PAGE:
JESUS SUMMONED HIS APOSTLES AND GAVE THEM AUTHORITY GO TO THE LOST SHEEPOF THE HOUSE OF ISRAEL. Our Lords ministry during his life time was confined to his own people. Many Jews were living abroad in the diaspora so that his preaching would be heard, no doubt, by men living in a number of different nations. As matters turned out, however, it seems that our Lords experience gradually led him to reinterpret his mission even during his lifetime. The Gospel records the story of the Syro-Phenician woman who persisted in her prayer for her sick child even after Jesus refused her because she was not Jewish. Her prayer seems to have caused him to re-interpret his Fathers will. On another occasion it was the Samaritans to whom he preached after they sought him out following the witness of a woman of their village whom he had spoken with at the well. In any case, after his rejection by the Jewish authorities and following upon his resurrection, he sent his apostles to all nations and all peoples of the world.
Church has taken this mission seriously. In principle the Church keeps in view every
culture and language in her legislation and practice. That this noble and divinely
assigned mission has not always been adequately applied is hardly a surprise, for such a
program makes heavy demands on human nature. Mens habits are formed early in life as
regards taste and skills and formed differently in the various cultures. It requires a
very considerable effort to alter ways of thinking, to make laws and establish customs
that take into account the specific preferences and habits of new and often very strange
ways of doing things and of thinking about the challenges posed by life. At times the
leaders of the Church, upon confronting too narrow views and decisions that did not do
justice to certain cultures, have attempted to correct such ways in order to make the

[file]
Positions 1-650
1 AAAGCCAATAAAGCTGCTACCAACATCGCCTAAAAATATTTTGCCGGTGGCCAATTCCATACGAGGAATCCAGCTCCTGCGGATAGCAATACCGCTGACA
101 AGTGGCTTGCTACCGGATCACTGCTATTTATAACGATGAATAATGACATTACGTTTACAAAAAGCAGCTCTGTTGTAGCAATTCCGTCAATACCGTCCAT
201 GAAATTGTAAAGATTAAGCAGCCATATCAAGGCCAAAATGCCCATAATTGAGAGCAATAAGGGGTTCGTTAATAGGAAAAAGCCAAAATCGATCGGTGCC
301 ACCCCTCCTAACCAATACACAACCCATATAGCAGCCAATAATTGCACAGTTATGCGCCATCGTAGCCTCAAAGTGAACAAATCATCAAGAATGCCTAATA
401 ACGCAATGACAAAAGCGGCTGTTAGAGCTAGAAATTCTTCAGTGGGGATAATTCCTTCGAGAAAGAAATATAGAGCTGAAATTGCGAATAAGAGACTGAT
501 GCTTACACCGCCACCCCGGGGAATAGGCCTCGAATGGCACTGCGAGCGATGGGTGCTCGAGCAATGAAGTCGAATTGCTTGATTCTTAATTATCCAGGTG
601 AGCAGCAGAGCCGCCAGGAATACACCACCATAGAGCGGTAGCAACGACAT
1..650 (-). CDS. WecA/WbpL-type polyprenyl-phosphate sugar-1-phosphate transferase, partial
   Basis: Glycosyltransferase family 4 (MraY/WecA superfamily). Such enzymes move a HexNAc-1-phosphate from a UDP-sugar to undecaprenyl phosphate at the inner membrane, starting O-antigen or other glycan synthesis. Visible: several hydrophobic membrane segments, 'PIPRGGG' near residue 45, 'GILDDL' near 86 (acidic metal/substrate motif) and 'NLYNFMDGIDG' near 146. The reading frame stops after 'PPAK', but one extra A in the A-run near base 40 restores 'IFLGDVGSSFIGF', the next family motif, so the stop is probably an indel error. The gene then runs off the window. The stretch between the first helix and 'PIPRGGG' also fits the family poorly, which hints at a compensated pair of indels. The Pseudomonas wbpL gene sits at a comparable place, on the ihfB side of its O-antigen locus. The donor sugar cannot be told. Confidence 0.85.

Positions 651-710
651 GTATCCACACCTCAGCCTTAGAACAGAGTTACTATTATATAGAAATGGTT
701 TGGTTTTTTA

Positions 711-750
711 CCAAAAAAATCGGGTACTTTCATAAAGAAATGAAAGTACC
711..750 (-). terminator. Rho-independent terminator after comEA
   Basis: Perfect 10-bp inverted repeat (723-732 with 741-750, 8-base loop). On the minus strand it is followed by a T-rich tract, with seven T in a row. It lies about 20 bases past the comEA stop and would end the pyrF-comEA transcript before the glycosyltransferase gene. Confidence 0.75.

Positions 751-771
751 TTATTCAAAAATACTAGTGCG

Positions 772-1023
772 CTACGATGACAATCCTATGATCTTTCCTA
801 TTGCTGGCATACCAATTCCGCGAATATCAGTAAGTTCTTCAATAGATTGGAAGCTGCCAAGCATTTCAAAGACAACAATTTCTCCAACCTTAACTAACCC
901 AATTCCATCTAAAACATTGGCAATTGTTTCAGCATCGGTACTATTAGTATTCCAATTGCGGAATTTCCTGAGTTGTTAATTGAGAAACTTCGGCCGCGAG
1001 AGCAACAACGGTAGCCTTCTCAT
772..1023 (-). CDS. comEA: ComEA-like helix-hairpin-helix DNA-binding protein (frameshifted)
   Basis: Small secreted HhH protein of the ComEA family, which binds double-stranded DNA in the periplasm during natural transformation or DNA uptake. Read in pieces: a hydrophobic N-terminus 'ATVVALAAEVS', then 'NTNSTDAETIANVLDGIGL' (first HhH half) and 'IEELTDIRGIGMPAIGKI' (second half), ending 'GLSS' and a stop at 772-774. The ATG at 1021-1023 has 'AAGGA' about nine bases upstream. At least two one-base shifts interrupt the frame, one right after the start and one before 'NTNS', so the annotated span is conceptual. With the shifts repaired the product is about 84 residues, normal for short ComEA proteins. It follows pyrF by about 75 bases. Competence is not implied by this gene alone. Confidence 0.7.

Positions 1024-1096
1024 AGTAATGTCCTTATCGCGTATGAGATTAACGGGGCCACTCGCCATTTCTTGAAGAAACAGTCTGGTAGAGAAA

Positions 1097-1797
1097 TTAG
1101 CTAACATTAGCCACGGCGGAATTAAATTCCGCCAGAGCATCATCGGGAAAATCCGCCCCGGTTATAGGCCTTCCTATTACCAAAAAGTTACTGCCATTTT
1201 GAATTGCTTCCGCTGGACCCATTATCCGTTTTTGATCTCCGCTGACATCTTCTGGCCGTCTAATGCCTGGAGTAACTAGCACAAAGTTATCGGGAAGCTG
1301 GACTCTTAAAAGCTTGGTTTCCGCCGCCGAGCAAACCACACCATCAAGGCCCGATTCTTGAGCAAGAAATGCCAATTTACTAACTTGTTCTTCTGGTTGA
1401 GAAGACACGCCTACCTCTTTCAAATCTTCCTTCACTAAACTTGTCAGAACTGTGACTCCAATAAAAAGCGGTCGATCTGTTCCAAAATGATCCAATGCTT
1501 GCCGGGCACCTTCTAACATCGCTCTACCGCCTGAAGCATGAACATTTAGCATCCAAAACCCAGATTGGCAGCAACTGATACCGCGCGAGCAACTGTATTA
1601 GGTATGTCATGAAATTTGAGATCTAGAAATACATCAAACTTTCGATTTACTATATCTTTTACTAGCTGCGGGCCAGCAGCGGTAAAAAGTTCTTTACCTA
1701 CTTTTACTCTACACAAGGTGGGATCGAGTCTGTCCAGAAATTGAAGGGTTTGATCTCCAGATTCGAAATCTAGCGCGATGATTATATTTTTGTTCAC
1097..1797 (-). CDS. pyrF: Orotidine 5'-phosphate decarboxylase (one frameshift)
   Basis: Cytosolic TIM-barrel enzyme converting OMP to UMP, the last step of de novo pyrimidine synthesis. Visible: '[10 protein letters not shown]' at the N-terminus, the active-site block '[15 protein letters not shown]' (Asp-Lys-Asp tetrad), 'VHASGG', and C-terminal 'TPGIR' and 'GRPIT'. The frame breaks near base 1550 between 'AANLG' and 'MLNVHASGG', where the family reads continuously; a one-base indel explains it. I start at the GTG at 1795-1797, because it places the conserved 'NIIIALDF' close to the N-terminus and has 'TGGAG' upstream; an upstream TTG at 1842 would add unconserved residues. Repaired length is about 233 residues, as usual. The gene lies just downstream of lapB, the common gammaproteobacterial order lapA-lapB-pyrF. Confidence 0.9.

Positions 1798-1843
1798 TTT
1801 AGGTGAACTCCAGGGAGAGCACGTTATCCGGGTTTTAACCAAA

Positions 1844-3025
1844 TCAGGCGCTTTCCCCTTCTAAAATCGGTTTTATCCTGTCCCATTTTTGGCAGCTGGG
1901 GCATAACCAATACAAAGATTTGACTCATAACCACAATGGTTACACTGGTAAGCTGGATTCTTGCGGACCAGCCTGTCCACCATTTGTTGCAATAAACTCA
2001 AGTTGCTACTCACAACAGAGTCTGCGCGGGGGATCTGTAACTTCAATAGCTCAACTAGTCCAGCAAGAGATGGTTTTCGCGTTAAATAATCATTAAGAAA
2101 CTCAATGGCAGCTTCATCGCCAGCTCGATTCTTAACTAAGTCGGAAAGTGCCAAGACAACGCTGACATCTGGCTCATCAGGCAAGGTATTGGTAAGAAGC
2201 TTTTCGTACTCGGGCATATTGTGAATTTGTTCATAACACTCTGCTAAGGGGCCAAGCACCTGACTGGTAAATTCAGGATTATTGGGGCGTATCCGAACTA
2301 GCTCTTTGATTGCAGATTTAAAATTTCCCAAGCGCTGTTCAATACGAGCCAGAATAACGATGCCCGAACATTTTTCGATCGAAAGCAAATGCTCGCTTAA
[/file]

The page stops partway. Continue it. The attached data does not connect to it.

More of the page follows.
Church more true to her mission.
We live at a
period when this truly Evangelical mission to be all things to all men is
taken seriously. In fact, this community was founded by the American Region of our Order
just 8 years after Vatican II gave fresh impulse to the universalist vision of the
Catholic Church. That every nation might have a complete presence of the Church in all its
dimensions it seems important to have contemplative monasteries in every country, for men
as well as for women. We are here to provide that element of the Churchs life for
the men of this nation. By living faithfully our Cistercian vocation we embody as a
community a reality that otherwise is not available to many in this country. Not only
those who are called to be monks, but the men and women who seek a place of tranquil
recollection and prayer and who profit from their participation in the divine office in
its full expression.
In living our Cistercian life fervently and faithfully day by day we are carrying out, in a significant way, limited though it be, the mission given to the apostles to spread the Gospel to all nations. To make Christ better known and loved, to help those who seek to live more faithfully according to his word are our way of obeying this command of the Lord to continue the work he came on earth to undertake, until the number of the elect reaches its fullfillment.
Abbot John Eudes Bamberger
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